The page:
A guide to wild swimming in Cornwall

April 07th, 2016

Along Cornwall’s exquisite coastline, sandy coves and tiny inlets are secret places you can enjoy wild swimming all close to our luxury holiday cottages. The county serves up some fantastic places to indulge in this activity whilst offering up the chance to escape the crowds, get some exercise and see some beautiful natural landscapes.

The south coast is known to be gentler with several meandering estuaries while the north coast is wilder and bears the full brunt of south-westerly winds and big Atlantic swells. There are so many advantages to partaking in outdoor swimming from health (the colder the water, the better, apparently!) and the chance to get up close with nature. From the end of June is a good time to go swimming, with September the best month to do it in fresh and salt water as the summer warms up the sands, rocks and water, making it a highly enjoyable experience.

Below you will find some of our favourite places to go for a wild swim all within a short distance of our luxury holiday cottages.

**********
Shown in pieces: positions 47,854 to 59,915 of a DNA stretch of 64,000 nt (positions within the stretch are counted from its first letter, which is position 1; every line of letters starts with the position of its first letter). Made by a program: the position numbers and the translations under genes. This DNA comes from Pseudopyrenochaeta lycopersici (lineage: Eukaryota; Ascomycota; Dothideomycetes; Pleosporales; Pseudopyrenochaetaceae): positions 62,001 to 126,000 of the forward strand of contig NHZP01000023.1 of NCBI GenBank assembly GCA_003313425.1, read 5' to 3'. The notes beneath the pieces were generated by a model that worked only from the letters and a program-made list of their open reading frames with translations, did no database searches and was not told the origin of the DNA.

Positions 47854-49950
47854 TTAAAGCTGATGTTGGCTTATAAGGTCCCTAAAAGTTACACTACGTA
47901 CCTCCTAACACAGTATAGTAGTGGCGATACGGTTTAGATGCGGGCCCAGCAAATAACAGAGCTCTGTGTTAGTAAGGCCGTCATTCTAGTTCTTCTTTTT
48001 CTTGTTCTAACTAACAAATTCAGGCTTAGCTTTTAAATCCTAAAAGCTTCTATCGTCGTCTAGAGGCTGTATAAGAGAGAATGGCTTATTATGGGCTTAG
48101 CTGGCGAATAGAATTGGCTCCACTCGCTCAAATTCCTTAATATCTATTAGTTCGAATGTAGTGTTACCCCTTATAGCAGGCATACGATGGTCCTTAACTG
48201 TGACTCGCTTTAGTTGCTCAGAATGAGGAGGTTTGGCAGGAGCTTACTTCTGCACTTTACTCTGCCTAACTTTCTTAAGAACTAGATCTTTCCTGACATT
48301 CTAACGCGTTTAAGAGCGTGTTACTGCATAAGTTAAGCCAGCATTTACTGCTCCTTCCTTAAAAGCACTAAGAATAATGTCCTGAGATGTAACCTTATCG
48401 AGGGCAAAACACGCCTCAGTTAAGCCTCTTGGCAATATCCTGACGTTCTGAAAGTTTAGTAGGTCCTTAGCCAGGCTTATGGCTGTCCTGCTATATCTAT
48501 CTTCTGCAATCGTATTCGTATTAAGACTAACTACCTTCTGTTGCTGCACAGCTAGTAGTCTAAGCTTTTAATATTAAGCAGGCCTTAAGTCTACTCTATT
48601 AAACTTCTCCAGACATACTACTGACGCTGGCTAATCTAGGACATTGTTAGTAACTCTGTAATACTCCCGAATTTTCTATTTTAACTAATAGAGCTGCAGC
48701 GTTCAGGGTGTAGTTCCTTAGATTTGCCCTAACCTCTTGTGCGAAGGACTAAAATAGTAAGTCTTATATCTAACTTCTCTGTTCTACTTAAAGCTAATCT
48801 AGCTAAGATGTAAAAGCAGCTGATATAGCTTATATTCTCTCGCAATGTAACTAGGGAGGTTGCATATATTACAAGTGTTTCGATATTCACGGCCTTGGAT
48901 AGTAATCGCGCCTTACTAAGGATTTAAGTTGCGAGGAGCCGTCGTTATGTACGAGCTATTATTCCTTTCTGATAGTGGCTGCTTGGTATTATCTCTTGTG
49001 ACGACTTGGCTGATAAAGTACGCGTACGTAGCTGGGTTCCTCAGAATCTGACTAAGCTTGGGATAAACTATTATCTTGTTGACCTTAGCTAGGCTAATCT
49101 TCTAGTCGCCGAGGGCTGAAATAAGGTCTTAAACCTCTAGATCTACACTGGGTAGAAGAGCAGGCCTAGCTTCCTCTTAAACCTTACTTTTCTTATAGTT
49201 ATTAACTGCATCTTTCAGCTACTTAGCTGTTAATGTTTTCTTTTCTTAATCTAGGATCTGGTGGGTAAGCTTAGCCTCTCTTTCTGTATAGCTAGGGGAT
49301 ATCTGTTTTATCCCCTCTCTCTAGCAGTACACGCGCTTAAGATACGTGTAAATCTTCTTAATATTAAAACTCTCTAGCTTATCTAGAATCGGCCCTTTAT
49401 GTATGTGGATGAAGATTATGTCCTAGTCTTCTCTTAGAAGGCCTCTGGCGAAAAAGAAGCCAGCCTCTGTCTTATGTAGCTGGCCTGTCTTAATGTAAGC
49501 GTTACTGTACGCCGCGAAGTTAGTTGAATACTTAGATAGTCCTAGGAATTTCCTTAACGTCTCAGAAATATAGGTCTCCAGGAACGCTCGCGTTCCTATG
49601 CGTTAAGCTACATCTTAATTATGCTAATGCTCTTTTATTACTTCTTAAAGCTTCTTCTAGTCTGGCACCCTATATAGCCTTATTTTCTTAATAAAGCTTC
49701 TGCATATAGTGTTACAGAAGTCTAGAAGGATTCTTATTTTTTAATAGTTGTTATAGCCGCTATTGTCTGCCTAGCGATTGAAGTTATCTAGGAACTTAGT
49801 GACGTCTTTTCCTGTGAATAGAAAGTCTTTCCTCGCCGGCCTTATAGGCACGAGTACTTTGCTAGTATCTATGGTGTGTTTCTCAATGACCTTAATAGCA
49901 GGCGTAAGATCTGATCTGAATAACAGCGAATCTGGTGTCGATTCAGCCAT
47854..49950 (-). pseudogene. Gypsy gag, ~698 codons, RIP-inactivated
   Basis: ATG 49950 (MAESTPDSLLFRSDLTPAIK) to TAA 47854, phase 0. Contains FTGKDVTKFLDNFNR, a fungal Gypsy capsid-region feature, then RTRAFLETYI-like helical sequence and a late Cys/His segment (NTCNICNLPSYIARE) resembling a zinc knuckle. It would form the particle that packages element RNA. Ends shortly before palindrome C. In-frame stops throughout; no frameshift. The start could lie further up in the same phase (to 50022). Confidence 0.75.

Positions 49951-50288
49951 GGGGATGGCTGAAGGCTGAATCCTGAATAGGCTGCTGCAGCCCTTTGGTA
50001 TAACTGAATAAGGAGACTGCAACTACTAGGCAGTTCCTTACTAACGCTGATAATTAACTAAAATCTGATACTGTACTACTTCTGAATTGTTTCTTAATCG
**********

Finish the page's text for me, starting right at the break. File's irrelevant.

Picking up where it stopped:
Lostwithiel Bridge

You can find the swimming spot near the train station in this small Cornish town, with plenty of parking close by. There is a stretch of about 500m of swimmable water that varies in depth depending on the tides and there is plenty of grassy areas along the river making it the perfect place for a picnic and swim.


Lansallos Cove, Fowey

This picture perfect cove can be found after following the smugglers passage through the granite rocks. Take in the sights before your swim as the land is owned by the National Trust, providing gorgeous fern-lined trails through the woods and abundant wildlife.


Goldiggins Quarry, Bodmin Moor

A secret, crystal clear spring-fed quarry lake, out on the open moors but hidden in a small grassy amphitheater surrounded with wild flowers. There are lots of flat rock ledges for jumping.


Porthtowan Tidal Pool

Wonderful, secluded tidal pool set among the cliffs, 300m to the north east of the main beach. At low tide you can walk along the sands to Chapel Porth.


St. Nectan’s Kieve

This swimming spot is like a scene from Lord of the Rings, a tall water fall cascades into a high basin before flowing through a circular hole into a plunge pool nearly 2m deep.


Daymer Bay & St Enodoc, Trebetherick

Pristine white sands and the 15th century St. Enodoc church nestled in the sand dunes frame this idyllic swimming spot. Try and time the tides right where, the sand has been basking in the sun all day before the tide begins to fill in as it really does seem like you’re in St. Tropez not Cornwall when the tidal pools fill up with crystal clear water.



Other articles you may also find helpful:

The best dog friendly beaches in Cornwall.

Cornish wildlife to look for this April.


Photo by: Tony Atkins